The LAT grows more sourly comical by the day with overt editorializing in the news section.
Robin Abcarian writes that “with the economy mending” Republicans are seeking new ways to attack Obama.
Mending? Last year’s GDP growth was 1.7%, no matter how you spin it.
…as Republicans battle for the right to face the Democratic president in the fall, they have found new ways to describe what they say are the dangers of a second Obama term. The Republican bogeymen of 2008 — the fiery preacher who married the Obamas, their Chicago neighbor with the revolutionary past — have been replaced.
Goodbye, the Rev. Jeremiah A. Wright Jr. and William Ayers. Hello, European socialists and Saul Alinsky.
“We will run an American campaign,” Newt Gingrich proclaimed to Republicans in Palm Beach, Fla., on Saturday night, framing this distinction with Obama: “I am for the Declaration of Independence; he is for the writing of Saul Alinsky. I am for the Constitution; he is for European socialism.”
In only slightly less dramatic language, Mitt Romney frequently describes the coming election as a battle for “the soul of America.” As he told voters here Friday, they must choose between “a European-style welfare state” or “a free land.”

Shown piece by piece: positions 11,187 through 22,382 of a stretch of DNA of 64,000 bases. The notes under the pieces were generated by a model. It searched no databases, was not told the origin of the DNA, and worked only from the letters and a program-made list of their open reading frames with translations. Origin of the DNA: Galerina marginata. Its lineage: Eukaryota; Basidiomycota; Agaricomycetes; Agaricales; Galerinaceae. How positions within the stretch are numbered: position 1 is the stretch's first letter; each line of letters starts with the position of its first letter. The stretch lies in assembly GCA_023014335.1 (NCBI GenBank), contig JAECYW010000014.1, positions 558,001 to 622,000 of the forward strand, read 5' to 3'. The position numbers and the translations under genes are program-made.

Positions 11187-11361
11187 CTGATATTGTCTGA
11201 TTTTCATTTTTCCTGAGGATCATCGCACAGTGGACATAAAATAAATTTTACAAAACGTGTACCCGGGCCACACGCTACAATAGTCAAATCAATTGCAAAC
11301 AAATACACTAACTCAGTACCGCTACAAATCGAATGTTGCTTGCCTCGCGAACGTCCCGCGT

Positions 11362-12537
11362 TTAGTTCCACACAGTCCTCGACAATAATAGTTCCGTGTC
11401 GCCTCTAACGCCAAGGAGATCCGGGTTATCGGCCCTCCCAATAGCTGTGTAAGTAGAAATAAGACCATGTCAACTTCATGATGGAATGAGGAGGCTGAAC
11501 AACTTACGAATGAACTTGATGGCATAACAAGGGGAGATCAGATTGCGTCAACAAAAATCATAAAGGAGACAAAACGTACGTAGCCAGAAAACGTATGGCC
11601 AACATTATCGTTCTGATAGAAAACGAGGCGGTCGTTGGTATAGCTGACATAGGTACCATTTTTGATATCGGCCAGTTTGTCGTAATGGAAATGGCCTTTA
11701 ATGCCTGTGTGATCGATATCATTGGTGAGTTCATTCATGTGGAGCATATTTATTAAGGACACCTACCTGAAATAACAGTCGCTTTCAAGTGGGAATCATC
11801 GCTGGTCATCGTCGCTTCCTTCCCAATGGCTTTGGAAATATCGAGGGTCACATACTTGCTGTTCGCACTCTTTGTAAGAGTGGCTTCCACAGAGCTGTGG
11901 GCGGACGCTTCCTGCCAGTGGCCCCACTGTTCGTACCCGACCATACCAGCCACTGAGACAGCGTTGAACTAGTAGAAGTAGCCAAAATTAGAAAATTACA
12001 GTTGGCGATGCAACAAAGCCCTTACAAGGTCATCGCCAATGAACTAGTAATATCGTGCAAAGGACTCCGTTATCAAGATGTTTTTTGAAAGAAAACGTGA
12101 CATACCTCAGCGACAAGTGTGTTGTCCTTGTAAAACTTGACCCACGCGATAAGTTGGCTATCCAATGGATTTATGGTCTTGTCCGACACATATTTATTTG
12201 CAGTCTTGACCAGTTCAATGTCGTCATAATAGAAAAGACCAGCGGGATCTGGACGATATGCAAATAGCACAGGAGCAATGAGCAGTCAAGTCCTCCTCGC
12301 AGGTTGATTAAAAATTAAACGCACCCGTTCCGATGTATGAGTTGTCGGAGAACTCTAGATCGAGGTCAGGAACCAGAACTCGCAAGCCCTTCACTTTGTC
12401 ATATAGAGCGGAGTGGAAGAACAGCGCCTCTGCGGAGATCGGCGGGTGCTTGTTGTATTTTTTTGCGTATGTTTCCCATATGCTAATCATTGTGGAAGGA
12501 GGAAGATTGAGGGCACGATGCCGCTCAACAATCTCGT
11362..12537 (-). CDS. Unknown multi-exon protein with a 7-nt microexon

Fact: ObamaCare fundamentally changes the relationship between citizen and state, making us more like Europe. Just consider this, from the LA Times itself:
It’s conceivable that at some point the government would offer some sort of incentive, perhaps a tax deduction, for healthy living– perhaps not at the point of running apparel, but possibly for, say, gym memberships.
Got that? The feds will engage in behavior modification. This is European thinking.
Abcarian then wonders about Obama being called a “Saul Alinsky radical” so she finds a Democrat to clear it up.
“I keep wondering how the average Republican voter responds to that, other than to hear ‘radical,’ which is not good, and ‘Alinsky,’ which sounds foreign,” said psychologist Drew Westen, author of “The Political Brain” and sometime Democratic advisor. Gingrich, he said, is “a seasoned enough politician to know that you don’t use language that people don’t understand” and has no purpose. His explanation: “He has to find a way to make Obama the ‘other’ and not one of us.”
Westen said that the phrase could be interpreted as a “dog whistle” to anti-Semitic voters because of the combination of “European Jewish sounding name with ‘radical’ attached to it.”
So this is coded anti-Semitism expressed in a frequency only GOP voters can hear. Sheesh.
How does one reason with people who spout such nonsense?
As for Alinsky, he said: ‘In order to organize, you must first polarize.”
So as we listen to Obama refer to Republicans as “the enemy” and pit the middle class against “millionaires and billionaires” and try to convince Americans that the rich don’t pay “their fair share” we see Alinsky’s finger prints.
It doesn’t take a dog whistle to see the obvious.